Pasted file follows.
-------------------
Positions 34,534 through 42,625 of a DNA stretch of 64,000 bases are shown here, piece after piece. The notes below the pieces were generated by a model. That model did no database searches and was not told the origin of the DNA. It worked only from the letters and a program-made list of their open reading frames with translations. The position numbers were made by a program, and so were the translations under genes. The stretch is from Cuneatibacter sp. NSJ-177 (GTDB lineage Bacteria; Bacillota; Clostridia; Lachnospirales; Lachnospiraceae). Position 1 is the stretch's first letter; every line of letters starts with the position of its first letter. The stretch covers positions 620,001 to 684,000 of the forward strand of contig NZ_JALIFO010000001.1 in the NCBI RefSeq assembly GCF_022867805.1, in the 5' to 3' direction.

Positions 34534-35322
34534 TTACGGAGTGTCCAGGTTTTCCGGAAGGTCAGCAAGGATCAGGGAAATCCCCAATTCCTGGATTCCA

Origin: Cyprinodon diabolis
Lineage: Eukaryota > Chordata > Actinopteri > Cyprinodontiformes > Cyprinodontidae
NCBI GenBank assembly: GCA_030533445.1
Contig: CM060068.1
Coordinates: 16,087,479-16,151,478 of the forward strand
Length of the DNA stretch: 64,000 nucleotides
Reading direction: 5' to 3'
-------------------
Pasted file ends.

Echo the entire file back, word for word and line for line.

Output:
Positions 34,534 through 42,625 of a DNA stretch of 64,000 bases are shown here, piece after piece. The notes below the pieces were generated by a model. That model did no database searches and was not told the origin of the DNA. It worked only from the letters and a program-made list of their open reading frames with translations. The position numbers were made by a program, and so were the translations under genes. The stretch is from Cuneatibacter sp. NSJ-177 (GTDB lineage Bacteria; Bacillota; Clostridia; Lachnospirales; Lachnospiraceae). Position 1 is the stretch's first letter; every line of letters starts with the position of its first letter. The stretch covers positions 620,001 to 684,000 of the forward strand of contig NZ_JALIFO010000001.1 in the NCBI RefSeq assembly GCF_022867805.1, in the 5' to 3' direction.

Positions 34534-35322
34534 TTACGGAGTGTCCAGGTTTTCCGGAAGGTCAGCAAGGATCAGGGAAATCCCCAATTCCTGGATTCCA

Origin: Cyprinodon diabolis
Lineage: Eukaryota > Chordata > Actinopteri > Cyprinodontiformes > Cyprinodontidae
NCBI GenBank assembly: GCA_030533445.1
Contig: CM060068.1
Coordinates: 16,087,479-16,151,478 of the forward strand
Length of the DNA stretch: 64,000 nucleotides
Reading direction: 5' to 3'